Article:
Wehrly also reiterated the social distancing practice of remaining six feet apart from other people, if people must go out. She added that people should wash their hands often.
“These measures have been identified to be helpful in preventing the spread by the medical profession,” she said.
During his press conference, Sisolak detailed that Nevada saw its first presumptive positive case of the novel coronavirus COVID-19 on March 5. By by March 17, when he urged nonessential businesses to close, that number had reached 64 cases. As of his 1:30 p.m. press conference on March 20, the total of COVID-19 cases had nearly doubled.
“Today, we have now skyrocketed to 109 cases,” Sisolak stated. “Our positives have gone up 70% in three days, and one of our own Nevadans has died. And because this developed in other countries and states before arriving in Nevada, we don’t have to guess at what comes next: the rapid increase in positive cases will continue. The numbers aren’t slowing down, and we have not yet reached our apex.”
Four deaths have occurred in Nevada due to COVID-19. According to a recently launched website from the state, there are 278 positive cases in Nevada, with one positive case in Beatty. Some of those people could be living outside of Nevada, so the numbers could go lower for the state after an investigation is completed.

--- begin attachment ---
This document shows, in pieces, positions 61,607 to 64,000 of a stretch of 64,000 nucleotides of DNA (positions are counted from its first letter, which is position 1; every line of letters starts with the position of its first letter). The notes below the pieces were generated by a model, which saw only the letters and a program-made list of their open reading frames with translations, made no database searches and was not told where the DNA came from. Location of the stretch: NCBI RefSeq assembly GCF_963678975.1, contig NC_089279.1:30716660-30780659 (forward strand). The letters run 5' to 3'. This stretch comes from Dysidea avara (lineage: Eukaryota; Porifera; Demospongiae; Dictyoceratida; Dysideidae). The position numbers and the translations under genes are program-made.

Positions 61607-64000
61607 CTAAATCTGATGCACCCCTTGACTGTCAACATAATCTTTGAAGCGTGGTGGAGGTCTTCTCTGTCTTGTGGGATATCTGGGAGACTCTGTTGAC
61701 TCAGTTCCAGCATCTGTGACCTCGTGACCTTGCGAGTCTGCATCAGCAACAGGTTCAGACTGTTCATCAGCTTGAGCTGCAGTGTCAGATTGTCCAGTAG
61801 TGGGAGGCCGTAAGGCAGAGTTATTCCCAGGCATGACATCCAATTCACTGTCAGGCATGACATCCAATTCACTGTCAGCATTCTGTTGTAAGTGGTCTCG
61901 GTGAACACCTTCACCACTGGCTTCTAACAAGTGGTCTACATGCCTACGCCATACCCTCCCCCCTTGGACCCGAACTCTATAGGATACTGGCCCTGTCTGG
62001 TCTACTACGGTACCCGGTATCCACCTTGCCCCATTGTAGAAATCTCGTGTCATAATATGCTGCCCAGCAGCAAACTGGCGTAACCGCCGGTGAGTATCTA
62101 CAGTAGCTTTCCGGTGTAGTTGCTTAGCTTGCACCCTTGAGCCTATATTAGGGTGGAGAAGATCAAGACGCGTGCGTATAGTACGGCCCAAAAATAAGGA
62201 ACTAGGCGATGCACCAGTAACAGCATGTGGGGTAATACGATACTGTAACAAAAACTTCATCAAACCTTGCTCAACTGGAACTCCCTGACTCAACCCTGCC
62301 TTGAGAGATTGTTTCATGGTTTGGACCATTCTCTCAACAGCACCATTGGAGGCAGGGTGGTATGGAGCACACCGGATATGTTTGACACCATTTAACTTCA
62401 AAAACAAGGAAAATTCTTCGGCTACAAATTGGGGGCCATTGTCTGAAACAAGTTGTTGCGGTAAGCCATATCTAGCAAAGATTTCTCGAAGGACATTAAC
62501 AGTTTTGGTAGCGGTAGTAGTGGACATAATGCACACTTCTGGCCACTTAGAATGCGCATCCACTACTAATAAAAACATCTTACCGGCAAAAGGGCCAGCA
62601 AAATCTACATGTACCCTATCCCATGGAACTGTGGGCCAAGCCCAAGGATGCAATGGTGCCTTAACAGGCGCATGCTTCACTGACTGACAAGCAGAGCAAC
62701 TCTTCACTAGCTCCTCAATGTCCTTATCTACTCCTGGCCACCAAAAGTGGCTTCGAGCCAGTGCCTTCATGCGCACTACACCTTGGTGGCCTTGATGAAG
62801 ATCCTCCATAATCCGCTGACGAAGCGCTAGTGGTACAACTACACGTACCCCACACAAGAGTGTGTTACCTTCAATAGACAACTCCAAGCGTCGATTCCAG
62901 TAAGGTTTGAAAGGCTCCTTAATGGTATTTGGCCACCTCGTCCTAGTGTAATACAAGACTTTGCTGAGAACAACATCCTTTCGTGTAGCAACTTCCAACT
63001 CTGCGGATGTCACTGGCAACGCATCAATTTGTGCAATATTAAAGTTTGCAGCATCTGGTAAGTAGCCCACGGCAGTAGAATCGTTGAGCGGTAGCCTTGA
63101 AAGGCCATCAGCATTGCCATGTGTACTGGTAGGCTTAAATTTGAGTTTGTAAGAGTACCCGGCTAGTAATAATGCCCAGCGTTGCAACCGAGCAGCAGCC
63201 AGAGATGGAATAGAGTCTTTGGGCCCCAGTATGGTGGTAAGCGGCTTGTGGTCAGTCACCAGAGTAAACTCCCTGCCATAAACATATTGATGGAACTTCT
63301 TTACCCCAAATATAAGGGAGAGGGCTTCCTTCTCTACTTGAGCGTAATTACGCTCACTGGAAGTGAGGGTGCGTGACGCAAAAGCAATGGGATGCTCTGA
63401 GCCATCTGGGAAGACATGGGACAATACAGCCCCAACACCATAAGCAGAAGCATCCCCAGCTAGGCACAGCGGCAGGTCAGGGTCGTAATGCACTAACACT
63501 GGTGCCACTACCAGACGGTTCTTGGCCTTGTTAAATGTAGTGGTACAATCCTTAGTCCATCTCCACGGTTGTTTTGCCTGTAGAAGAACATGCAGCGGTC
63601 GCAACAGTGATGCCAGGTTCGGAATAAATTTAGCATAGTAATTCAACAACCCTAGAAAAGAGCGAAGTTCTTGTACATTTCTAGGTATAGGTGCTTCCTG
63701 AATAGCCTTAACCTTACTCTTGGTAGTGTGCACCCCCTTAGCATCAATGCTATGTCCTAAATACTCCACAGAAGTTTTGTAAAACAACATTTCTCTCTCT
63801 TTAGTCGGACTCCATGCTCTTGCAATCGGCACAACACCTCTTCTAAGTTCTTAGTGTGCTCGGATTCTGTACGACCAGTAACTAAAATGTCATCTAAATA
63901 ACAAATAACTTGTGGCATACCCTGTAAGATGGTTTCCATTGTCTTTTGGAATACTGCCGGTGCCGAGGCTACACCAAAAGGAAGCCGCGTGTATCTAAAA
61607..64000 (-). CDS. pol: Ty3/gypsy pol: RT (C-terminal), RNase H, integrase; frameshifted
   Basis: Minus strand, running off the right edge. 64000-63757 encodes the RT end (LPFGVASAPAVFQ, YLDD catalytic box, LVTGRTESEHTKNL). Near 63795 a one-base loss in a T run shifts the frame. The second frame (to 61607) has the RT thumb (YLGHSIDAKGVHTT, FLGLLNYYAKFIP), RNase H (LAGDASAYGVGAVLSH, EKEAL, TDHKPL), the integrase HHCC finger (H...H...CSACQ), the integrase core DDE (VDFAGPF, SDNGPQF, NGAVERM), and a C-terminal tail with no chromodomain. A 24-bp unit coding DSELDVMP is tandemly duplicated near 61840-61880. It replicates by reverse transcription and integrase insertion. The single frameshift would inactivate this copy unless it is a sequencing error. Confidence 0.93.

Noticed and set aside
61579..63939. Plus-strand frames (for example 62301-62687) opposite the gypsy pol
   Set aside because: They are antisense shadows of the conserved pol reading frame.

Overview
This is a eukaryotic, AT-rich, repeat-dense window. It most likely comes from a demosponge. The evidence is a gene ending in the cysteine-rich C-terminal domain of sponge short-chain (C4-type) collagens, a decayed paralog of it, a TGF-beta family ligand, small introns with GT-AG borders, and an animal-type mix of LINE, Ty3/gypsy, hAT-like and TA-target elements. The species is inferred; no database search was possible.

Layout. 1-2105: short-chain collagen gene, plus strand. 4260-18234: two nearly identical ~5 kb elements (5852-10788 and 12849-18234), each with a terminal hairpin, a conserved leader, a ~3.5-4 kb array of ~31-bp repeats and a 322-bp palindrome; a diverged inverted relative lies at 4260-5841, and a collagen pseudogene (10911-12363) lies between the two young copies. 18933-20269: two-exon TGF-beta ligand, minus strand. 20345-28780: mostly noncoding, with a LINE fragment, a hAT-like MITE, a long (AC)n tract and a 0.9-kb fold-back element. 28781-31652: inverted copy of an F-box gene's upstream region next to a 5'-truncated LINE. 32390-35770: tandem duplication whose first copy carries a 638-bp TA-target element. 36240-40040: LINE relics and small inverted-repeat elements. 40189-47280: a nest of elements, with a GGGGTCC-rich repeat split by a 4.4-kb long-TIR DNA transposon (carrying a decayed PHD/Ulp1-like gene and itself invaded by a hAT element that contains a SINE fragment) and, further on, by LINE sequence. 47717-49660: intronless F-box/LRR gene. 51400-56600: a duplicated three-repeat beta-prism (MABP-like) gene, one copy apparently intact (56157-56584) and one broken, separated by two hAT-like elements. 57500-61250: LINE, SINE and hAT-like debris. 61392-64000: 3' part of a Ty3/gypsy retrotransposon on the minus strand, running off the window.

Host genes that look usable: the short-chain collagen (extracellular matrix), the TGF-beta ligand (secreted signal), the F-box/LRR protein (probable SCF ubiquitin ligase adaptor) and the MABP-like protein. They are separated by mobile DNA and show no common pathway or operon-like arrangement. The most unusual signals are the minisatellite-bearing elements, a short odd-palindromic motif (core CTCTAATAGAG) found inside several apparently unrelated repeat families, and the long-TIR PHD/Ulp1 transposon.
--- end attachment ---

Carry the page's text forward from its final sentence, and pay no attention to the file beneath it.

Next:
Sisolak then shifted his attention to testing, blasting the federal government by proclaiming that all calls for federal assistance have gone unanswered.
“And despite countless calls and around-the-clock work to push for, and even beg, the federal government for additional test kits and supplies, the NV Division of Public and Behavioral Health received a notice yesterday that all of Nevada’s requests to the federal government regarding drive-thru swab testing pods, swab test kits and testing reagent kits are on an indefinite backlog without any estimate of a timeline for delivery,” Sisolak lamented. “This is our unfortunate reality, Nevada. It’s up to us.”
Sisolak said he would be turning to local community partners with his pleas for assistance and he is optimistic that they will step up. Additionally, the state’s health and emergency management team is taking what steps it can to protect public health, including by accessing the open market.
“While not a silver bullet, these moves will help us get a better picture of the totality of this crisis,” Sisolak said. “The more cases we can identify, the better we can treat them and save lives.”
However, even doing that is likely to prove a challenge, as Sisolak went on to describe the limitations of our local health care system.